That looks very promising. You might as well put the top end back on it, it looks like the rest of it got through the chamber and into the header. If it starts okay then watch that header pipe and the collector closely, down to the cat. If you perceive any overheating, shut it down quickly. Unless the paper stops flow in the exhaust completely, it should burn up fast.
Excellent, the cats would be the smallest holed object going out. The mufflers will have small holes but the paper will be spread out enough it cannot block airflow, so it will burn up there no matter what.
Working on the plastic that surrounds the steering column. An upper half and lower half that bolt together and should bolt to the column. Prev owner had the tach clamped to this plastic with a big stainless clamp, which had, of course, cracked various bits of the column cover. So, JBWeld gone wild to the rescue.
Step one - secure the tach without the clamp. It's a very lightweight, plastic housing tach. So I reinforced the bottom of the cover, and bolted the tach mount to it.
There were two pedestals inside -- two screws came through them from the bottom to secure the bottom half of the cover to the column. Well, one pedestal was missing it's top (screw head had nothing to hold to), and the other was split half in two. So I epoxied some nuts in there to rebuild the pedestals. The hole in the nut is larger than the screw that goes through them into the the threaded holes in the column. Doesn't look pretty on the inside -- but it works! And outside looks stock.
Some foam padding to secure/quiet down the end near the dash.
As part of doing the best I can setting up the carbs/tune, set about checking valve lash today. And my new dizzy showed up -- EXACTLY like the one in the car, same electrical plug and wiring - even the same color plug and wires! Car is a 73 Corolla powered by a motor out of an 82 Corolla (1.8L vs 1.6L that came stock). Owner told me he put in a later model 1.6 dizzy with electronic ignition. So I guessed 78 Corolla. I guessed right!
Flat blade screw driver and a 12mm wrench to adjust. So simple, elegant. Set to .007" intake and .011" exhaust, both cold specs. They weren't far off at all. Got a new dizzy cap, rotor, valve cover gasket (including the spark plug seals -- because, it's a HEMI) and 4 Iridium Denso spark plugs -- $28.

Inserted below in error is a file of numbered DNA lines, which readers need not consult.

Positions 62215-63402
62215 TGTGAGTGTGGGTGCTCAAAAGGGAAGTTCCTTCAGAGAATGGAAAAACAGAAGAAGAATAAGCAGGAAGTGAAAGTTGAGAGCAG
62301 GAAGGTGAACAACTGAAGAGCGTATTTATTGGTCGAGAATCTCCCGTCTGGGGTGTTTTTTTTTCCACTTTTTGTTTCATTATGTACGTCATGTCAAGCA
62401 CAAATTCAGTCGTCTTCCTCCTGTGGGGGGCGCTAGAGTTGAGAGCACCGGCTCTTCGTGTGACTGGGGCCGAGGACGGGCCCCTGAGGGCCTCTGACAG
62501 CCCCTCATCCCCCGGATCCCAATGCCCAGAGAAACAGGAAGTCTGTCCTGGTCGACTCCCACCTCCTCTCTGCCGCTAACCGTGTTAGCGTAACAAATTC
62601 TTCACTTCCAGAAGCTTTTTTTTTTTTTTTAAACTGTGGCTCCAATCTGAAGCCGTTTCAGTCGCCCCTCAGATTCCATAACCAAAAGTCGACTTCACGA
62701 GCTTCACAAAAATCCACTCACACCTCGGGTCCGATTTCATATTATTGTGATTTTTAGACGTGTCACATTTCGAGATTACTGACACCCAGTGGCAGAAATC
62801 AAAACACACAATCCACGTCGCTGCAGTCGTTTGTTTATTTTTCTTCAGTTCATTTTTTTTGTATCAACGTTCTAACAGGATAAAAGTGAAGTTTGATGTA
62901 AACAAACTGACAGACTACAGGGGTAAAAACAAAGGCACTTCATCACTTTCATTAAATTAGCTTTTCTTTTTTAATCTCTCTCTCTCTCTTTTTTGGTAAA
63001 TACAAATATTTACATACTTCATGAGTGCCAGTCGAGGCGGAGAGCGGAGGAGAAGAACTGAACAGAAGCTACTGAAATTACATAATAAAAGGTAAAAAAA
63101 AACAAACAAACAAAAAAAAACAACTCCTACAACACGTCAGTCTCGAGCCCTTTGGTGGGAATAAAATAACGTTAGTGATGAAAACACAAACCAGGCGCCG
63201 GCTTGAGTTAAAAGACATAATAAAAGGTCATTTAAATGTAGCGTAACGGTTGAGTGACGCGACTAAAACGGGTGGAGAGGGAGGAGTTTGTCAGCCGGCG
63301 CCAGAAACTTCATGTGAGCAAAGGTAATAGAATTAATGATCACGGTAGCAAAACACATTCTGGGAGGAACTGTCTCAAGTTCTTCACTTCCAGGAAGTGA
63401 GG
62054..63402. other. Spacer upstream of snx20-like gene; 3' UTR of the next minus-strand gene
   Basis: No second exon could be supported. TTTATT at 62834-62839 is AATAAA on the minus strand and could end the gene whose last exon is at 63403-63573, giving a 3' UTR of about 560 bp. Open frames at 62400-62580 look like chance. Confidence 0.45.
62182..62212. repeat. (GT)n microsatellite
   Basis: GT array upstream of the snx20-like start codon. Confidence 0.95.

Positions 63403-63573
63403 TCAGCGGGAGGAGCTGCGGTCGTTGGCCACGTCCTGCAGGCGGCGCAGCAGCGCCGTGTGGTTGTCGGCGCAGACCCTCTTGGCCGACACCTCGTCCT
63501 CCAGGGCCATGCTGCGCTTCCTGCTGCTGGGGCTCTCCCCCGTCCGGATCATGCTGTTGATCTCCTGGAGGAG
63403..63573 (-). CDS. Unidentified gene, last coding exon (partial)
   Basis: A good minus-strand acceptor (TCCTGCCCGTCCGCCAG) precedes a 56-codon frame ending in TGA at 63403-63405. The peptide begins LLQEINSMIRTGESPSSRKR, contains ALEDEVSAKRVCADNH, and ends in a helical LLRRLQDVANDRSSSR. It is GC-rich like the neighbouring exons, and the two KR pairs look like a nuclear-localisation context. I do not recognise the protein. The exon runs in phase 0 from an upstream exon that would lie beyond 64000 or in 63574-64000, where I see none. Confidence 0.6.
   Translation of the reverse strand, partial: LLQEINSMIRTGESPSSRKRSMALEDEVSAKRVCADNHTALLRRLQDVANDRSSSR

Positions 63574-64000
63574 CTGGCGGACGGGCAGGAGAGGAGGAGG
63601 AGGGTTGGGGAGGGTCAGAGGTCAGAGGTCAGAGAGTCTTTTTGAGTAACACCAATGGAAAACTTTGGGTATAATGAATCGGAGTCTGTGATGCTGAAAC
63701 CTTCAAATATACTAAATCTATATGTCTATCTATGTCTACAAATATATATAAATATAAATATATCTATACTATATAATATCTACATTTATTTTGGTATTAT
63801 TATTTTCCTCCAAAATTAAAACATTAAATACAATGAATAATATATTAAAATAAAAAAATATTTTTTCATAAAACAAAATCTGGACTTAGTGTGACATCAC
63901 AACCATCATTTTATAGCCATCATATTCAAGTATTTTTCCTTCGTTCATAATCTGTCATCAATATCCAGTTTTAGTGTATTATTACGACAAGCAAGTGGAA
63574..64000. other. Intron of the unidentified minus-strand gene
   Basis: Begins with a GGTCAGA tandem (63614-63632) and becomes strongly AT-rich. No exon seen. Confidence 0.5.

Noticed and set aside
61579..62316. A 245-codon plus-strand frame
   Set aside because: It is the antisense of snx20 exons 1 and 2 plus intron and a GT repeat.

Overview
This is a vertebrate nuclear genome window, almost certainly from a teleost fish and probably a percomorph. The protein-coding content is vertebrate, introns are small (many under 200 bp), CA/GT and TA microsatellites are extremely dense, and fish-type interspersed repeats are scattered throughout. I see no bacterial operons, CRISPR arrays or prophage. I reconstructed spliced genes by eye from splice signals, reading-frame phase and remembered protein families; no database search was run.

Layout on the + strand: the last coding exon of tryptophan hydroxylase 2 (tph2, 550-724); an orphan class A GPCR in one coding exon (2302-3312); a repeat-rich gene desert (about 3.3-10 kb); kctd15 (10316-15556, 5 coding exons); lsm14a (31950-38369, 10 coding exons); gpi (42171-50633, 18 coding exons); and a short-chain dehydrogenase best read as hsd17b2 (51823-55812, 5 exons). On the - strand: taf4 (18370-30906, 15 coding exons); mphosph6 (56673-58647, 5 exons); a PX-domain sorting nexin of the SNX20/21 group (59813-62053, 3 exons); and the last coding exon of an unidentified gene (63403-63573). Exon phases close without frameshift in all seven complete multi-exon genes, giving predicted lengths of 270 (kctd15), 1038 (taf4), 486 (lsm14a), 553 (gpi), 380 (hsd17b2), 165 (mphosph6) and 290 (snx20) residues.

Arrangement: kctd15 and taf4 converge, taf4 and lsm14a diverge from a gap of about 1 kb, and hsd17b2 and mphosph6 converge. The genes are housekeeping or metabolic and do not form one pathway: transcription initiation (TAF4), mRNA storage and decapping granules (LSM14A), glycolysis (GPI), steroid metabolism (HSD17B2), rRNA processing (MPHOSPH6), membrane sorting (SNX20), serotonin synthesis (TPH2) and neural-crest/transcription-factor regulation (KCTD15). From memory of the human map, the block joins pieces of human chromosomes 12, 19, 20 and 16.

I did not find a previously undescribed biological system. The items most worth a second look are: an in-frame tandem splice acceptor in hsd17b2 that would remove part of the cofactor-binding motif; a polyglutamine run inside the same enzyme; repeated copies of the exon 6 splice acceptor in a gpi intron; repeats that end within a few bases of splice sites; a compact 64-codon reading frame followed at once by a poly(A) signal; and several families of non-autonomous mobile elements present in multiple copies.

Now - confused. Reading lots of stuff that says for cast iron block and aluminum head, subtract .006" for a cold engine. And, of course, check/set hot. That would put me at .002" intake and .006" exh cold. I also think that those guidelines are for a traditional small block/big block Ford/Chevy/Mopar where the blocks and heads are much bigger physically than this little engine. So the gap change would be bigger on those. I think I'm gonna set 'em at a tight .006" and .010" and then check 'em hot. Learning all kinds of good stuff!
I'm in NJ and considering a long-distance vehicle purchase in northern AL. I'd like to find someone to look the car over to make sure I'm not wasting my time. Willing to compensate for the help. Please send a PM or reply if interested. Thank you.
Okay boys and girls....
1991 Foxbody, has a cervinis stalker hood and front bumper. Original Oxford White car with pain that while garage kept has a few golf ball marks, swirls etc. Really wanting someone to do a great job on this car but I'm unsure what is a realistic price to pay. I've heard...
Looking for Southwest Florida Shops
Can anyone recommend some good or specialized shops for fox body and newer Mustang work in the Naples or Ft. Myers, FL area (engine tuning, suspension, axle, welding, exhaust, parts, etc.)?
A forum community dedicated to Ford Mustang owners and enthusiasts. Come join the discussion about performance, production numbers, VIN decoders, modifications, troubleshooting, power adders, DIY tutorials, and more!